40 Winks, 40 Million Choices: Choosing A Mattress

Posted by Vinnie Rouge on 3/5/2015 to Buying Guide - Bedroom
40 Winks, 40 Million Choices: Choosing A Mattress
Selecting a mattress can be a time consuming process, mainly because deciding which mattress works for you is probably the most subjective of all furniture buying decisions. There are a tremendous amount of options to choose from, each type with different reasons to recommend it. In this guide I will break down some of the common types of mattresses to give you a better frame of reference that will help you pick what you prefer.
 
The first thing to understand is that all mattresses, regardless of price, construction, or features, are designed to do two things - allow you to sleep comfortably, and provide support to your body while you do so. While a mattress may contain several layers of different material, these can be broadly divided into the comfort layer, which relieves pressure, and the support layer, which keeps your spine aligned during sleep. Now that we've got the main functions described, asking yourself a few questions can considerably narrow the field of mattresses for you to pick from.
  • What position does the person(s) who will be sleeping on this mattress typically sleep in? (I have a Sleeping Positions Guide explaining why exactly this is important.)
  • Will my needs be better served by a firm mattress or a plush one?
  • Will my needs be better served by a hard mattress or a soft one?
  • Will my needs be better served by a foam mattress or one with coil springs?
Sleeping positions can basically be divided into three types. Again, view my Sleeping Positions Guide for more details, but here's a simple breakdown:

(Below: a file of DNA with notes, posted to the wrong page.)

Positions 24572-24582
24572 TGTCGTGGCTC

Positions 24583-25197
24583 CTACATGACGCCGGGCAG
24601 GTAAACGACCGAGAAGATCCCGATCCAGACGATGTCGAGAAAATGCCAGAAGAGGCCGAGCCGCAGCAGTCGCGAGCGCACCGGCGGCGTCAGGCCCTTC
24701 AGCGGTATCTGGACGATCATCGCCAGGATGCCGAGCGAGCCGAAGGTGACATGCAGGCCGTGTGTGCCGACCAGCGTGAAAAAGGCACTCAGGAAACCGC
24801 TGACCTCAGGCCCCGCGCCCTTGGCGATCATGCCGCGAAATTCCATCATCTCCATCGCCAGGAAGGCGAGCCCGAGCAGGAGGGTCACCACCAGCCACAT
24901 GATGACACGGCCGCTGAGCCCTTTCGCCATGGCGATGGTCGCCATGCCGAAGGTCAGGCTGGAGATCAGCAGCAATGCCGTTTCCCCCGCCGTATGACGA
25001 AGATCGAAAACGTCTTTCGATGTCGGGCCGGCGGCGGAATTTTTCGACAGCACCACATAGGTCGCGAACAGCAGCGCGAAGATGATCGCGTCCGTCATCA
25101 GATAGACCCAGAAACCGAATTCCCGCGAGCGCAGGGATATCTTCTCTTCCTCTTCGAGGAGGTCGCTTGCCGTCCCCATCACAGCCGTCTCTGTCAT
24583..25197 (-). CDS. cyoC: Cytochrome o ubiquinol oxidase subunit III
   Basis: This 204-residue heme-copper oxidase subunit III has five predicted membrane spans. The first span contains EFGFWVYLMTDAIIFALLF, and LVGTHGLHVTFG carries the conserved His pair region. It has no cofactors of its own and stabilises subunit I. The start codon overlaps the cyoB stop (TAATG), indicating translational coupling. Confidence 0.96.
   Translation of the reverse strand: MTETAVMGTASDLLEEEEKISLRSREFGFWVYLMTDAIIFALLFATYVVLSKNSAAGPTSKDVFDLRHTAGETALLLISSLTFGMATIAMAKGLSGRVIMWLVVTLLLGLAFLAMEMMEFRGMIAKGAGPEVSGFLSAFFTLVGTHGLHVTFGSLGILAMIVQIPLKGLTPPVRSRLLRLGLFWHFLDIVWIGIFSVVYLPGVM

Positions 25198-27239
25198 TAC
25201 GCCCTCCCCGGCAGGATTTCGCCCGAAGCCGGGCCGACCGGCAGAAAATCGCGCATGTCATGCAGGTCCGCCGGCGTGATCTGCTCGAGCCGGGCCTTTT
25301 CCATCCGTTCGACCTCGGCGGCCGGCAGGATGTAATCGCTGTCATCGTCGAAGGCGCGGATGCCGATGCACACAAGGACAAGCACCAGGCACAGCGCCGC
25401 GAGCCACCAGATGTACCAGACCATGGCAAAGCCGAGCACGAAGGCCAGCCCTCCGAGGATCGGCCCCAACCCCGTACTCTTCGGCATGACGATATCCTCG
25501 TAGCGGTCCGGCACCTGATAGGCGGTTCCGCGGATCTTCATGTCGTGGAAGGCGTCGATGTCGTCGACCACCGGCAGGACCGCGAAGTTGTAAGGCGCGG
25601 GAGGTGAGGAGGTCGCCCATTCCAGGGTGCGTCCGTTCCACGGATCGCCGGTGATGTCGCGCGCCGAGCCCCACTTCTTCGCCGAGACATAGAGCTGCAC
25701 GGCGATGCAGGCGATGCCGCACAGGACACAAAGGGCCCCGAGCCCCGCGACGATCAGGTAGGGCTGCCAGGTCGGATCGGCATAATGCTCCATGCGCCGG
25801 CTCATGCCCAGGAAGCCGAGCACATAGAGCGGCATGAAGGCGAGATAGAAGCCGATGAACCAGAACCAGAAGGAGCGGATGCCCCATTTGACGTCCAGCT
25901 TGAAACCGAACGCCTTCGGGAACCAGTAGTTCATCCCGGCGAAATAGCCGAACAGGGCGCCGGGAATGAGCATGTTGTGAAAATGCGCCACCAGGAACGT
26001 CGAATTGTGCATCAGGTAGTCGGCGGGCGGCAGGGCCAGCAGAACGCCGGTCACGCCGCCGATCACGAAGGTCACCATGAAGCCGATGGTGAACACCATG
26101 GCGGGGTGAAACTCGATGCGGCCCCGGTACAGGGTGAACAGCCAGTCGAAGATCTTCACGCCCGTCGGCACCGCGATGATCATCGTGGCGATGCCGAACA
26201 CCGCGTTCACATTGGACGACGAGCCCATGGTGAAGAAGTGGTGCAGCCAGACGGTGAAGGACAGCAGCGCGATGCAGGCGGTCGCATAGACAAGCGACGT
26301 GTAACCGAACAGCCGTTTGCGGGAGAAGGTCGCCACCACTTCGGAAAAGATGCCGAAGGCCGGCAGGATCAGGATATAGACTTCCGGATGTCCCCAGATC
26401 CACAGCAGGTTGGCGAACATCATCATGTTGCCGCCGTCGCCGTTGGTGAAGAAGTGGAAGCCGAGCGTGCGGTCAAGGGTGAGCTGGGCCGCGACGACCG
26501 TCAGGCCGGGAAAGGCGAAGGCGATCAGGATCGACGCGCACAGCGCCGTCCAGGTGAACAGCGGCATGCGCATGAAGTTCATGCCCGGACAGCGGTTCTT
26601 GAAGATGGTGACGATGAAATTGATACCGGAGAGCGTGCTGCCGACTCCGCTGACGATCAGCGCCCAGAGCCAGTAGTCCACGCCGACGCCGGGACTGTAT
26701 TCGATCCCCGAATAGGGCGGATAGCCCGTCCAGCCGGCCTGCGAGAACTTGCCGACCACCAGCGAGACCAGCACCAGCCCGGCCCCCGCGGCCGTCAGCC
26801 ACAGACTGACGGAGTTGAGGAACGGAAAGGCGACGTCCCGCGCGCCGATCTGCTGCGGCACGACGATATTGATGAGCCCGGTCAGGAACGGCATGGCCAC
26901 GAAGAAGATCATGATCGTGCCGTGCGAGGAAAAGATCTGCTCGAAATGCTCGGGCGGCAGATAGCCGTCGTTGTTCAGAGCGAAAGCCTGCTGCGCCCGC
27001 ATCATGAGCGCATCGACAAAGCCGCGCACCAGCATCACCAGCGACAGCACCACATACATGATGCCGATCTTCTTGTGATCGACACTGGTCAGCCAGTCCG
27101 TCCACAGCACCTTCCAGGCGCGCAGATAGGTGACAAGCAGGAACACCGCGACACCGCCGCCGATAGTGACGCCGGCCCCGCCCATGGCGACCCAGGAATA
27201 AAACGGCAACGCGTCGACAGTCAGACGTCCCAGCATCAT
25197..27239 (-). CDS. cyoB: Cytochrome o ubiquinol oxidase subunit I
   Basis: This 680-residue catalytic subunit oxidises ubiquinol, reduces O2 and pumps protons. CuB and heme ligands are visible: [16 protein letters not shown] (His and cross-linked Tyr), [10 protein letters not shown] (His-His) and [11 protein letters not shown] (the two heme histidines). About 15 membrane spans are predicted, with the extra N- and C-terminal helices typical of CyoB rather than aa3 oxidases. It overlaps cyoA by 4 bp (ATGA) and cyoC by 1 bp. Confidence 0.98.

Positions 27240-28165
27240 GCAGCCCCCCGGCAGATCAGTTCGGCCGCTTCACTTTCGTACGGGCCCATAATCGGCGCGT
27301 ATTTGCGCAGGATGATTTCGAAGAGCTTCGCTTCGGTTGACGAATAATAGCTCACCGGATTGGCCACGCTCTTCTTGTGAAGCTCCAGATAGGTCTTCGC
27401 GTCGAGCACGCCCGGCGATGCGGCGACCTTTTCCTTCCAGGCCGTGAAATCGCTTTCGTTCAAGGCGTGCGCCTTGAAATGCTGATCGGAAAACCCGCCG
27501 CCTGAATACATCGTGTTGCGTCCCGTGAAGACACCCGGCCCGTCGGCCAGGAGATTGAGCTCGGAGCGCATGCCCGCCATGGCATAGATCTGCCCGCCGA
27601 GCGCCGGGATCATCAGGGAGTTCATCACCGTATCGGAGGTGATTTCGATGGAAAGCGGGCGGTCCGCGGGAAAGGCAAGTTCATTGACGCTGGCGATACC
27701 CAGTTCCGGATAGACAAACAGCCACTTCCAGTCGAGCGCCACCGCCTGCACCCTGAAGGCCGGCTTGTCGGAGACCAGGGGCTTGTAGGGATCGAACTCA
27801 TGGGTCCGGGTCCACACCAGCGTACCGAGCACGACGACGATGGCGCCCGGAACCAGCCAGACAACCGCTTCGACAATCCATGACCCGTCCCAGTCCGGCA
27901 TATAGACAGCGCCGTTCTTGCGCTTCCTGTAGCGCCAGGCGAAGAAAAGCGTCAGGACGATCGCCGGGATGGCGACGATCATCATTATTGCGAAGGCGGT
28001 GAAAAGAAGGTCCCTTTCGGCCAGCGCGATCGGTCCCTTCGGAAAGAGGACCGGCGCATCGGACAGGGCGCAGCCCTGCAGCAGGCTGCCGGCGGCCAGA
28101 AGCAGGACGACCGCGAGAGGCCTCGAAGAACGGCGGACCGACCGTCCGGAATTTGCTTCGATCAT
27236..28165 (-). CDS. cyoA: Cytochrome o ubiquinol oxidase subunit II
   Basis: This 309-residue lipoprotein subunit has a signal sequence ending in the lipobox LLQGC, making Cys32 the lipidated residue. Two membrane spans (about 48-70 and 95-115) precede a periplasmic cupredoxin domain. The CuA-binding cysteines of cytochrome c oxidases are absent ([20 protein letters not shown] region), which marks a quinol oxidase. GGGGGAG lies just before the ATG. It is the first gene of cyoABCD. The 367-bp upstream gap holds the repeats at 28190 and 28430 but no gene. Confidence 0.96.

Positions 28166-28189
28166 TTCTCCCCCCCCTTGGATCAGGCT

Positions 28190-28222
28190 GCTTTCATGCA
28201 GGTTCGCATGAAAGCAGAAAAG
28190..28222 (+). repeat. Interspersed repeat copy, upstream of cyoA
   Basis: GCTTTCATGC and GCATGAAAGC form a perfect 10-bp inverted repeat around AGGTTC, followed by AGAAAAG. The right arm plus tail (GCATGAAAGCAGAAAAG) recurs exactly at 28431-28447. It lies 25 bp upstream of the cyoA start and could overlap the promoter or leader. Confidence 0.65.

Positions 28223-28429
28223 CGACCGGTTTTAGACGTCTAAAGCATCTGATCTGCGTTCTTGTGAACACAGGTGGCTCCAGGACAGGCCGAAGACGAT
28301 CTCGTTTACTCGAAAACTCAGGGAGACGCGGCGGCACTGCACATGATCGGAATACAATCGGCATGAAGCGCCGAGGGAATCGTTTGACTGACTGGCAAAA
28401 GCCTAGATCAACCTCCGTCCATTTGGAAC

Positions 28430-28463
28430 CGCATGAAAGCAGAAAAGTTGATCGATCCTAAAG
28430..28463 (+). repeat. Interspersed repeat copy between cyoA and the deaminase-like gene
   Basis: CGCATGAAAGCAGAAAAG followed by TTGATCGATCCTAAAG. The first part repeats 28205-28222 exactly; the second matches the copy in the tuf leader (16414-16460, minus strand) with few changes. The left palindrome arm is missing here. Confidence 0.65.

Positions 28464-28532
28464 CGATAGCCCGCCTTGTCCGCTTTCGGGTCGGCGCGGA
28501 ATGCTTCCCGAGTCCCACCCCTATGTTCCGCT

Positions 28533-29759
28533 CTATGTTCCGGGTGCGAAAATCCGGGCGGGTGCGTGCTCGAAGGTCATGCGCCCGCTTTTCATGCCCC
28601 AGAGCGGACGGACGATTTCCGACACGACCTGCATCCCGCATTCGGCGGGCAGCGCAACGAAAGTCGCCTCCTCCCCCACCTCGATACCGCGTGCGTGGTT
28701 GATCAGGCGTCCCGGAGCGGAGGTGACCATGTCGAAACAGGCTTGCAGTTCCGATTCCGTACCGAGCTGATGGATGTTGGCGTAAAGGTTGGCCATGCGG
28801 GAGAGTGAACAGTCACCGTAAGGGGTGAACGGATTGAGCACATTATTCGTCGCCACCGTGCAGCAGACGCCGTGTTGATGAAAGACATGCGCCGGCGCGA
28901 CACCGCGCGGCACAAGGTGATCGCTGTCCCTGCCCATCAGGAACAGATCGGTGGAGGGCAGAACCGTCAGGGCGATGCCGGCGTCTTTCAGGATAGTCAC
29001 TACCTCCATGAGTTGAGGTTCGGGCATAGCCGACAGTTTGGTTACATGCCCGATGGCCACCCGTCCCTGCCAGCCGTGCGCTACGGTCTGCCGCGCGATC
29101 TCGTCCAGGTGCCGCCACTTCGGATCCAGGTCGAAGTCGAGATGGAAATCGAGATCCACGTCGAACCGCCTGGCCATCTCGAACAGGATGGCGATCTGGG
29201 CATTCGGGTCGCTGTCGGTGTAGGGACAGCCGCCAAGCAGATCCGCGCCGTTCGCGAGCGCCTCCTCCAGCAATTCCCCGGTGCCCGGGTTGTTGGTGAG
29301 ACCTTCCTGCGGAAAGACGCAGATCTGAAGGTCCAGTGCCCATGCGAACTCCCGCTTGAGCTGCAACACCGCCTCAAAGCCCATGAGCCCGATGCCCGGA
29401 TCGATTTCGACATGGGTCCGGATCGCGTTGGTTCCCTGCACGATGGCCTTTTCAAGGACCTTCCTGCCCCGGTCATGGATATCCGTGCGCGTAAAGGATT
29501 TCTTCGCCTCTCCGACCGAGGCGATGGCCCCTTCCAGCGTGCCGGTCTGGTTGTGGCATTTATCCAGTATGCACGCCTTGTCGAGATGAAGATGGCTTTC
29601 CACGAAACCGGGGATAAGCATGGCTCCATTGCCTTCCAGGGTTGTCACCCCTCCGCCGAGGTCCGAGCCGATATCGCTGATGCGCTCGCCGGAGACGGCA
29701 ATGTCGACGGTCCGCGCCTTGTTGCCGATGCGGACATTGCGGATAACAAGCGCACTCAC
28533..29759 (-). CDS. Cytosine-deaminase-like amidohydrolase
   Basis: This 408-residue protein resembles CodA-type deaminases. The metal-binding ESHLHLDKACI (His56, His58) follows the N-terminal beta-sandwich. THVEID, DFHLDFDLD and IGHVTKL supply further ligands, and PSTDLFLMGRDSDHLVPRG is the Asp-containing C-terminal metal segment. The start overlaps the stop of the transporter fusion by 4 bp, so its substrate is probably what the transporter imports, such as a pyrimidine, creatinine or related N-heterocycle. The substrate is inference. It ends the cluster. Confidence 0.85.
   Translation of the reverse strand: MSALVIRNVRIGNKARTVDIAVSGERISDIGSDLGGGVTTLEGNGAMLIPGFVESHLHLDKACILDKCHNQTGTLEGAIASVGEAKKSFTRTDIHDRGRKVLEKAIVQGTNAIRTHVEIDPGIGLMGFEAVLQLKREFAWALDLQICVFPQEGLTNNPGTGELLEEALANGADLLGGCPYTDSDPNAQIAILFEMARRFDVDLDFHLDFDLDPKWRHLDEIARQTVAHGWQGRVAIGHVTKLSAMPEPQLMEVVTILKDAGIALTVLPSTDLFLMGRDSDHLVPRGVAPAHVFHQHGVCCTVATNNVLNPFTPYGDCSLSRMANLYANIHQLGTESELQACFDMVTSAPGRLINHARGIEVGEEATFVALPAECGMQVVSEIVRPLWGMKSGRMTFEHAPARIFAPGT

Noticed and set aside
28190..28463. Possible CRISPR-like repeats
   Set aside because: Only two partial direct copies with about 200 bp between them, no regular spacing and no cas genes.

• Side sleepers need a deep comfort layer (about three inches) to alleviate a variety of pressure points.
  • Back sleepers need good support for the lower back/lumbar area and should consider a medium thickness comfort layer (about two inches).
  • Stomach sleepers need strong, firm support and a thinner comfort layer (about an inch) to keep from sinking down too far into the mattress, which can negatively impact the back.
The second and third questions above look the same, don't they? Well, they're not. Basically, the first question is a technical one and it has more to do with support. Plush mattresses tend to be better for side or back sleepers because they're all about combating pressure points. Firm mattresses are better for back or stomach sleepers because they dispense with unnecessarily thick comfort layers and allow the needed support to come through.

The question of soft versus hard is a more subjective one and has more to do with comfort. The simplest way to explain this distinction is that mattresses which contain a pillow top or memory foam tend to be perceived as more comfortable, but remember that you can have a mattress with these features that still has a firmer support layer.

To answer the question of foam versus spring mattresses, we need to break each category down a bit further. Let's divide popular types of mattresses into four interior composition categories: